So grab your coffee or your tea and settle in for a quick, important lesson in managing your nonprofit website.
If you’re an accidental techie, if no one ever gave you the website manual, you might have a few gaps in your knowledge.
A common (and critical) gap that I come across with my clients and students is about the importance of updating their website software.
Some peeps think they don’t have to keep their website software updated.
Scary things can happen when your website’s software is out of date. I’ve seen it over and over again. A summer camp site becomes an adult site. A homepage starts loading viruses on board members’ computers.
You can also miss out on important cool features like better search engine optimization.
Here’s what you need to know as a communicator/fundraiser/executive about your website software.
Lesson #1: You must keep your website software updated
Your organization is responsible for keeping your website as secure as possible. Keeping your software updated is a core component of this responsibility.
Bonus, you get more value out of your website and out of your content when you keep your software updated. New features can improve your search engine optimization, your analytics tracking or your visitors’ overall happiness while browsing your site.
You must either learn how to handle the website updates yourself, or you can hire a vendor to handle the updates on your behalf. I handle software updates for my clients via my Quarterly Updates service and you can read all about what you get and how much it costs.
Lesson #2: Know the difference between critical updates & normal updates
You know what I mean – especially if you have a WordPress site. It feels like every time you login to the backend of your site, there’s a new update notification!
Some updates are critical, meaning there’s a known security issue. These should be applied ASAP.
Some updates are normal, meaning there’s a new feature or a small bug fix. These can wait.
If you need help keeping up with critical WordPress issues on your own, check out their official “security” posts.
I keep an eye on security updates for WordPress along with the most popular plugins that I use on my client sites. It’s only a few months into the year and I’ve already sent two “security alert” messages to my 2017 clients to let them know about issues that might affect their sites. The struggle is real, y’all.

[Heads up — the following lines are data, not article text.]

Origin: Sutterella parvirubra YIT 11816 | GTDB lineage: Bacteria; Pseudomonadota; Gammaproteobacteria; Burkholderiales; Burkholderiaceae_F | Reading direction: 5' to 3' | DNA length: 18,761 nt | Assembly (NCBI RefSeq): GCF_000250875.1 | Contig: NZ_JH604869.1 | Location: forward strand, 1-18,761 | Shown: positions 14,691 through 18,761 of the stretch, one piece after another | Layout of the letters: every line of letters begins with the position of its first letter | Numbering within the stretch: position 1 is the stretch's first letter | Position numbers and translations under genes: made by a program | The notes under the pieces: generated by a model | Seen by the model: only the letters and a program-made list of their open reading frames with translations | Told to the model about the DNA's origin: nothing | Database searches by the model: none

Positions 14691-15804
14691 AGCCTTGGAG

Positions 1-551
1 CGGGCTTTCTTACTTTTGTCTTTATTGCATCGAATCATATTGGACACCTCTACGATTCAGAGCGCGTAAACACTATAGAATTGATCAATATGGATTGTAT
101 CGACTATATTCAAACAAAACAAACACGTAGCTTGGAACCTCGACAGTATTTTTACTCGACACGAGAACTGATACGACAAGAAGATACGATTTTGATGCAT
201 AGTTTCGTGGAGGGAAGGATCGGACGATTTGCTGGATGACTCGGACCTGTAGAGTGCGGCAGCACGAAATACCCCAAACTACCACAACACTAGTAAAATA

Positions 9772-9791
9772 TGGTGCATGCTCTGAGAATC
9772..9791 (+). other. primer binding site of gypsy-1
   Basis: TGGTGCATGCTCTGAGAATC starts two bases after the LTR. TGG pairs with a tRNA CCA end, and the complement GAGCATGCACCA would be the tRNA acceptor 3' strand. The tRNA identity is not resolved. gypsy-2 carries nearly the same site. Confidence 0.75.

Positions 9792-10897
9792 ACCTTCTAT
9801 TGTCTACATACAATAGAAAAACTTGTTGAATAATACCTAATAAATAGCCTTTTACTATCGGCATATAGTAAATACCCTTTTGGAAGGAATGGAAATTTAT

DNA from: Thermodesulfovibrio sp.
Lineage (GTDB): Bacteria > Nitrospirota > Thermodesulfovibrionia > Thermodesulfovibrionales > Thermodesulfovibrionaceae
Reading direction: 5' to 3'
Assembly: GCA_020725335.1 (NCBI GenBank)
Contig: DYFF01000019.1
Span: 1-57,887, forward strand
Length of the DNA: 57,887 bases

Lesson #3: You need a safety net for your website
Having a safety net is what sets the website amateurs apart from the website professionals. You need a way to “roll back” the site, just in case a software update breaks a feature.
The WordPress developer team extensively tests the core updates before they push the software to millions of websites. Reputable plugins also test their software before they roll out an update.
But your specific website might be using a less reputable plugin, a plugin that is no longer maintained or custom feature that WordPress doesn’t even know about.
Death, taxes, and breaking the website. It happens.
A valid backup is the safety net we all need – even someone like me who’s been building websites for almost 20 years.
How can you backup your site? There’s tons of options and your perfect solution will depend on what your site and your organization needs.
I have a free plugin and configuration that I recommend as a starting point. It’s the same basic plugin and configuration that I use on my own site and many client sites. You can grab a handy tutorial here and follow along as I demo a sample backup configuration.
(Or you can go here and learn more about my Quarterly Updates program and just let me worry about the backups)
Wrap Up: Here’s your homework
- Update your core website software and all plugins/modules/extensions at least every three months
- Monitor for critical software updates all year long
- Make sure you have a recent backup of your website before you apply software updates
- Need help getting started with backups for your site? If you have a WordPress site, watch my tutorial here →
If you’d like me to take this headache off your plate…
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